Can Natural Gas go higher like Oil?
Mon Aug 22 2016
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Can Natural Gas go higher like Oil?

Oil prices closed higher every day last week and have entered a technical bull market, which is loosely defined as prices rising 20% from a pivot low. Prices of WTI crude oil closed at $ 48.52 on Friday, up 24.4% from a low of $ 39.19 on August 3. This is a remarkable turnaround because prior to this oil was trading in a technicalbear market, declining by more than 20% from a high of $ 51.67 on June 9.

Momentum has been building in the oil markets ever since OPEC said it would hold an informal meeting on the side lines of an energy conference in Algeria at the end of September.With oil prices moving ahead at such a rapid clip, some investors are wondering if natural gas, the other commodity closely associated with oil, could perform similarly. So far, the answer seems to be no.

Fitch Ratings, a credit rating company, recently wrote in a note to investors, “We believe that the U.S. natural gas market is more reliant on improved demand fundamentals than the oil market, and may therefore take longer to see a reasonable price recovery. Continued drilling efficiency gains and limited export opportunities are likely to cap gas price gains in the near to medium term.”

Rising Natural Gas Supplies

Much like oil, natural gas supplies appear plentiful. The drilling efficiency gains mentioned by Fitch are adding to natural gas supplies. This week the U.S. Energy Information Administration (EIA) reported another increase in natural gas inventories. The chart below shows that gas supply year-to-date (YTD) is well above the five-year average and five-year minimum-maximum range. This is putting a cap on prices and is also driving down the number of rigs drilling for natural gas.

Declining Baker Hughes Gas Rig Count

Last week Baker Hughes reported the 8th straight weekly increase in the number of oil rigs drilling in the United States. Reuters reports that this is the longest recovery streak in the rig count in over two years. While oil rigs are being deployed at an ever greater rate, the same cannot be said for natural gas rigs. The chart below shows that the percentage of rigs drilling for natural gas reached a new yearly low of just 17%. This compares with a new yearly high for oil rigs, with 83% drilling for oil, as the price of oil reaches $ 50 per barrel.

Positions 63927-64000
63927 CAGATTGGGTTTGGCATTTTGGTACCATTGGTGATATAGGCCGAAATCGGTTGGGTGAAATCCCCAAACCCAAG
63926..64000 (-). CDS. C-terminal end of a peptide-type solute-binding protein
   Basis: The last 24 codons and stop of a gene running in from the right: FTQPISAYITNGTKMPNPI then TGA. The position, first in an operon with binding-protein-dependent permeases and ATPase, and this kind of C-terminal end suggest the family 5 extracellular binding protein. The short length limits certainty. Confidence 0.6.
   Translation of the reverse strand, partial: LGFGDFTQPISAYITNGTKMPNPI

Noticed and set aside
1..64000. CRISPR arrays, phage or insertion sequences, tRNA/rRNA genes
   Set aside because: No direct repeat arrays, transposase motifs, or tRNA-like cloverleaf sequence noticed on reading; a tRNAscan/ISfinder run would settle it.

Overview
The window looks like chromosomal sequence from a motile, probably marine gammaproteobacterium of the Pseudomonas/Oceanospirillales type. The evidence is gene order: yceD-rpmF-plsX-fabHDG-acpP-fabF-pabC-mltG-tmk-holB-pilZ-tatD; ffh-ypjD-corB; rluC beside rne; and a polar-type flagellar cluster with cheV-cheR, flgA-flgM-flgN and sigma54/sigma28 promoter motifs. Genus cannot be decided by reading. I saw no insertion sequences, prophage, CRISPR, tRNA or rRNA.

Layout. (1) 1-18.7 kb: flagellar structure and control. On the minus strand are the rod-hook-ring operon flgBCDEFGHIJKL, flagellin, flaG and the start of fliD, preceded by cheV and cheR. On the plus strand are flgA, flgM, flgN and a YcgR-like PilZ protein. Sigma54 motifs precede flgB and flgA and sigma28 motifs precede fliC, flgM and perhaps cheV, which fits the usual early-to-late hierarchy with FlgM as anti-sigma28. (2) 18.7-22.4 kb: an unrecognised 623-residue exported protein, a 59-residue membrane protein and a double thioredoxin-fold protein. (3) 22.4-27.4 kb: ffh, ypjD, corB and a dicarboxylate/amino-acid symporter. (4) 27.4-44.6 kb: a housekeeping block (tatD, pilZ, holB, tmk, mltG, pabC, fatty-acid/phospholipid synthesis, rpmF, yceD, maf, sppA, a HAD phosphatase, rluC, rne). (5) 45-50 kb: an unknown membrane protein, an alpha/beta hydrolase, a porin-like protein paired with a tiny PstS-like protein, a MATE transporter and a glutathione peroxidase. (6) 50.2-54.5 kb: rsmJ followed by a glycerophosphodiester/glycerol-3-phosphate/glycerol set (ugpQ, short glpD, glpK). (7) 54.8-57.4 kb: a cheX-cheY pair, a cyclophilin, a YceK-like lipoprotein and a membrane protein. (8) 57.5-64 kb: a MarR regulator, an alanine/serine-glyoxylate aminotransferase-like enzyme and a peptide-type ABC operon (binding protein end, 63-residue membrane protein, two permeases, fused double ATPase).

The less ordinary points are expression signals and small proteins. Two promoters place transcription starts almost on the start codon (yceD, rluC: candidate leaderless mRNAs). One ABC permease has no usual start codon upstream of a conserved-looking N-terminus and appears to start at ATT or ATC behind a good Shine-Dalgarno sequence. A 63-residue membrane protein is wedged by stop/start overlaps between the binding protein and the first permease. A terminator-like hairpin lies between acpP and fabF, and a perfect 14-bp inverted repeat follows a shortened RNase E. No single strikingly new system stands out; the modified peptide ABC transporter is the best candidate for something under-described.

ETFs Provide Exposure for Investors

One way for investors to gain exposure to natural gas is to use exchange traded funds. One of the most liquid is United States Natural Gas (UNG). According to the description provided by Yahoo Finance, “The investment seeks to reflect the daily changes in percentage terms of the price of natural gas delivered at the Henry Hub, Louisiana, as measured by the daily changes in the price of a specified short-term futures contract.” The equivalent ETF for oil is USO. The chart below provides a year-to-date (YTD) comparison of the price performance of these two ETFs. USO recently moved into positive territory but UNG is still lagging, down around 10% for the year.

One major concern for investors to be aware of, however, is pure commodity ETFs do a relatively poor job of tracking the underlying price. These ETFs are funds made up of oil futures contracts. Oil futures contracts expire, however, so the ETF must actively move from the expiring contract to the next month’s contract. This can impede the performance of the fund. (See also: How Oil ETFs Perform Relative to the Oil Price.)

Natural Gas Company Out-performance

An alternative may be to invest directly in the companies that produce natural gas or are exposed to the sector. For example, the shares of several natural-gas related companies are performing well in 2016. The table below shows the YTD price performance for a handful of companies compared to the Energy Select Sector SPDR ETF (XLE). Some may argue that these valuations could be expensive given the strong run-up in price performance. Investors would need to conduct additional analysis or consult with a professional financial advisor before making any investment decisions.

The Bottom Line

Natural gas prices are currently lagging behind oil prices YTD. Oil prices are being driven higher by speculation that OPEC will reach some kind of output freeze agreement on the side lines of an energy conference in September. In the meantime, Fitch has said in a note to clients that natural gas prices could take longer to show any meaningful recovery. Yet the market is relatively positive on the future prospects for the sector, as reflected in the out-performance of some companies’ share price in 2016.

Disclaimer: Gary Ashton is an oil and gas financial consultant. The observations he makes are his own and are not intended as investment advice

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